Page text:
Trends and Issues in Higher Ed

Innovators Archive

May 10, 2018

The power of online learning


When Associate Professor Scott Fritzen was asked to help craft and teach a long-distance program for mid-career African health professionals at the Evans School of Public Policy & Governance, he jumped at the opportunity to improve public health in Africa through executive education. A well-crafted program — with the bulk of the work conducted via…

April 20, 2017

Keeping history alive with a digital library collection


More than two decades of research by students in Professor Michael K. Honey’s oral history courses was kept in a library storage room — a rich collection of untold stories of working-class Tacoma sadly out of sight and out of mind. Honey knew the materials gathered by students supported first-person stories that deserved to be…

April 7, 2017

Instant feedback via earbuds


Kathleen Artman Meeker’s six-year-old student had three words inhis vocabulary: “No,” “eat” and an expletive that he used to maximum effect in the classroom. The outbursts disrupted the class and puzzled Meeker, who was desperately trying to help him. And she finally did, thanks to valuable feedback from a behavior consultant who observed Meeker’s interactions…

February 22, 2017

Building lifelong learning, with the help of technology

UW Bothel Lecutrer Erin Hill teaches a class

How can technology in the classroom help students learn how to learn? For Erin Hill, STEM lecturer and director of the Quantitative Skills Center at UW Bothell, it is important that students get more out of her courses than just subject-specific skills. Hill also wants to develop students’ ability to learn better—in any field. And…

January 25, 2017

The power of personal narratives in the classroom

During a recent Sociology of Education class at UW Bothell, a reticent student pointedly told Jane Van Galen she never talked about her family or her childhood—and certainly didn’t want to share her story in a video. But Van Galen gently persuaded her and her fellow students that their personal experiences provided rich and relevant…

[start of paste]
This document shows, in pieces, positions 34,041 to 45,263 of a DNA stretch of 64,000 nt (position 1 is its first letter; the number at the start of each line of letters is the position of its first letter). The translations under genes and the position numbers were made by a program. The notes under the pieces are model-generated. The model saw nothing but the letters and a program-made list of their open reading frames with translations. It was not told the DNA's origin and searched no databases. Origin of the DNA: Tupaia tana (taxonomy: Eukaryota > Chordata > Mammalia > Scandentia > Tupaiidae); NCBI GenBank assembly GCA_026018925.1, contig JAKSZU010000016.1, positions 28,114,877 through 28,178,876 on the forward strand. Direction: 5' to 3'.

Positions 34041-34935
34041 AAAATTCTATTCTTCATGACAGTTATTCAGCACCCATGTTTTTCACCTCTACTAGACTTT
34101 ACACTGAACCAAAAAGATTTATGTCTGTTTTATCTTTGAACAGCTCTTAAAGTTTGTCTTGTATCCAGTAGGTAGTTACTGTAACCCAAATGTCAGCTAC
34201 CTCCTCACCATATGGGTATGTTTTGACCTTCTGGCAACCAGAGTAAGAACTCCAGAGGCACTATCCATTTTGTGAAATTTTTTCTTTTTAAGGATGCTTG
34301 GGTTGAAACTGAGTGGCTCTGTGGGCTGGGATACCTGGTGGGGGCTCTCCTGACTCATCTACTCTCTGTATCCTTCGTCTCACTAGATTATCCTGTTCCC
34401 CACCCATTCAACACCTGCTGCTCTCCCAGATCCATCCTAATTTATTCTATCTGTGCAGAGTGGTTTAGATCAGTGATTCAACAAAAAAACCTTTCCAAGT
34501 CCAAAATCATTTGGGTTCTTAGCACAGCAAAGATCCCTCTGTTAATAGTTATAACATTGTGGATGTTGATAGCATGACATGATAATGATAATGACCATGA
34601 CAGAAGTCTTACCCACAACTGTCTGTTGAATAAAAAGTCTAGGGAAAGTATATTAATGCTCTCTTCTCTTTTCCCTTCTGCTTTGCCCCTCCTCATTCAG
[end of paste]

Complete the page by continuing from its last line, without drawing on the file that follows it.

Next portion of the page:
November 15, 2016

Can video games solve world problems?

It began, as so many things do, with the realization that a gap exists. Josh Lawler, professor in the School of Environmental and Forest Sciences, saw there were very few games about climate change that are scientifically accurate—and actually fun to play. Knowing that research shows that games are an effective tool for learning, in…

May 2, 2016

Finding meaning behind the music


Last fall, UW Tacoma Lecturer Kim Davenport turned to FOLD, a new web-based open publishing platform, to help her students construct multimedia presentations that allow them to discover their creative voice. FOLD, as Davenport quickly discovered, boosted the learning of the students in her humanities classes, encouraging them to express their ideas about music in…

March 29, 2016

Showing rather than telling at UW’s School of Dentistry


Four years ago, UW School of Dentistry associate professor Donald Chi traveled to a remote Alaska Native community in the Yukon-Kuskokwim Delta region to find out what was rotting young keggutet, the Yup’ik word for teeth. What Chi learned in the field perfectly illustrates why he has replaced traditional paper case studies with videos in…

Student testimonial: How video helps put a face on critical dental health care issues

Christopher Shyue

Before I started dental school, I knew that it would not be an easy task, yet I was still surprised and overwhelmed by the sheer amount of information that we needed to learn. In my effort to stay afloat, I resorted to memorizing hard facts and statistical numbers presented in PowerPoint slides, hoping that this…

March 8, 2016

What to Know When Using Random Calling

Rolling the dice

Ben Wiggins, faculty coordinator for instruction and lecturer in biology, shares his top tips on incorporating random calling for a more inclusive and equitable classroom experience. Prepare a randomized list of student names: Don’t rely on yourself to randomly choose a name; instead, develop a system. Wiggins says it can be as simple as using two…

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